Indians love their spirits, but not more than their hard-earned money. No matter how bad the craving was, due to the special cess levied by state governments, many Indians refused to line up in front of liquor shops for their favourite bottles of alcohol. According to data collated by the Confederation of Indian Alcoholic Beverage Companies (CIABC), states that imposed over 50% Corona cess on liquor sale saw 59% year-on-year fall in sales in the months of May and June.
Meanwhile, states that imposed no or moderate COVID-19 taxes (0-15%) saw 16% sales decline and those levying 15-50% cess saw 34% decline. Notably, these ‘special corona' fees were announced by several state governments to fill the coffers that were running dry due to the pandemic-induced lockdown. Turns out, the plan backfired as the industry body reports that total liquor sales dropped by 25%, from 58.7 million cases to 43.7 million cases during the two months. Consequently, illicit liquor trade also gained momentum in several areas, said CIABC.
While some people are temporarily abstaining, others have changed their buying behaviour due to the surcharge. According to a LocalCircles survey conducted in Telangana, West Bengal and Rajasthan, when residents were asked whether they were considering downgrading to a cheaper alcoholic brand to stay within their budget, 55%, 50% and 49%, respectively answered in affirmative. Consumers were also asked if they would increase the quantity of liquor they purchase when the government removed or significantly reduced prices, and 45% respondents of Telangana, 36% of West Bengal and 67% residents of Rajasthan answered with a 'yes'.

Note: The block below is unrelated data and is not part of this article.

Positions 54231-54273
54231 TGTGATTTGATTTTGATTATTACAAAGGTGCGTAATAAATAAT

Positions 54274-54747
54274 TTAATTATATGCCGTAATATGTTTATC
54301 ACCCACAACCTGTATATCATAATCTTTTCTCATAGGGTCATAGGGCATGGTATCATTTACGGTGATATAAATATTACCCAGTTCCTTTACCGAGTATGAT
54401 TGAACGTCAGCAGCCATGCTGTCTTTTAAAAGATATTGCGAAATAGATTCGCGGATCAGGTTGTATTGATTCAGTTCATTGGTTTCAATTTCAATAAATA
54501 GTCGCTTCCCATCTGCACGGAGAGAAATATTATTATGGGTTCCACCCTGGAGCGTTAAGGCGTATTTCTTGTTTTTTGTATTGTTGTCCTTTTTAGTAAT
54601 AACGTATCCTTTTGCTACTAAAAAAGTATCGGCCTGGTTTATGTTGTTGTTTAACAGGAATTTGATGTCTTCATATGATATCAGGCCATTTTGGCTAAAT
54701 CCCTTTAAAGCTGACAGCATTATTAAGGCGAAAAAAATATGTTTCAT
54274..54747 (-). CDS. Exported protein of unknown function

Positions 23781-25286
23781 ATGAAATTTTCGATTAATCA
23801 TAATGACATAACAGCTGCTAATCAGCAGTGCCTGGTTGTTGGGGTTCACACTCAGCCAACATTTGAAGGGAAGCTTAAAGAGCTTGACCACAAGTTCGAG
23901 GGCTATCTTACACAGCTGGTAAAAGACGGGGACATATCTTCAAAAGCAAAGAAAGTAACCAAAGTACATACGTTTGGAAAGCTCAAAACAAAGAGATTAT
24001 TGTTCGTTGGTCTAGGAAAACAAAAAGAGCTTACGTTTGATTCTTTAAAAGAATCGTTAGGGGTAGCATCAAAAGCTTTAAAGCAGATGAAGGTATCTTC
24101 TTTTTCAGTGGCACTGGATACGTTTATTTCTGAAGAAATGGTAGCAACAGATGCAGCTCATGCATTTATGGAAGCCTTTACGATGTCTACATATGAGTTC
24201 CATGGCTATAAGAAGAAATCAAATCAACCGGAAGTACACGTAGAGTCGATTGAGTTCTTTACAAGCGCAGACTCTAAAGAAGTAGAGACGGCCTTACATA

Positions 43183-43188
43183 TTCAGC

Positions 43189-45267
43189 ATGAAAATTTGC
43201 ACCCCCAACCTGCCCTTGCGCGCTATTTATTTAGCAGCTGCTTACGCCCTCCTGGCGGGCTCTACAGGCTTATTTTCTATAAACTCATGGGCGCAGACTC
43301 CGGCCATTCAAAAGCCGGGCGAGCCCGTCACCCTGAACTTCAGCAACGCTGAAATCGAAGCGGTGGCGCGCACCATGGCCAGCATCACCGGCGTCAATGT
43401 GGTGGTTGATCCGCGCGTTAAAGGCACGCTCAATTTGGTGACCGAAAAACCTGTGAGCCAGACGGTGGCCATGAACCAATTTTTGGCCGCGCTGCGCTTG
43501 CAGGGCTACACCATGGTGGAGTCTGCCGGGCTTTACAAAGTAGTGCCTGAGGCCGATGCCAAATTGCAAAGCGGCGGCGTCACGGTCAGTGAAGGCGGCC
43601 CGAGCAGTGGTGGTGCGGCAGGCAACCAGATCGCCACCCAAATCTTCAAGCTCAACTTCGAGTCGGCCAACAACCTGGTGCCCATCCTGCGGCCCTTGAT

Statistics compiled by Maharashtra’s excise department reportedly show that alcohol consumption between April and June was down by 59% to 98.9 million bulk litres (bl) as against 240.8 million bl consumed in April-June 2019. Other states such as West Bengal, Rajasthan and Karnataka also recorded lower excise revenue due to lower sales. Seeing the counterproductive results, the Delhi government rolled back the 70% COVID cess in early June, a move that was hailed by liquor-makers. Odisha, too, reduced its special fee from 50% to 15%.
Slowly but surely, with home delivery of alcohol, reopening of retailers and states coming to their senses, liquor trade is reviving. It may not be long before the industry regains its high spirits.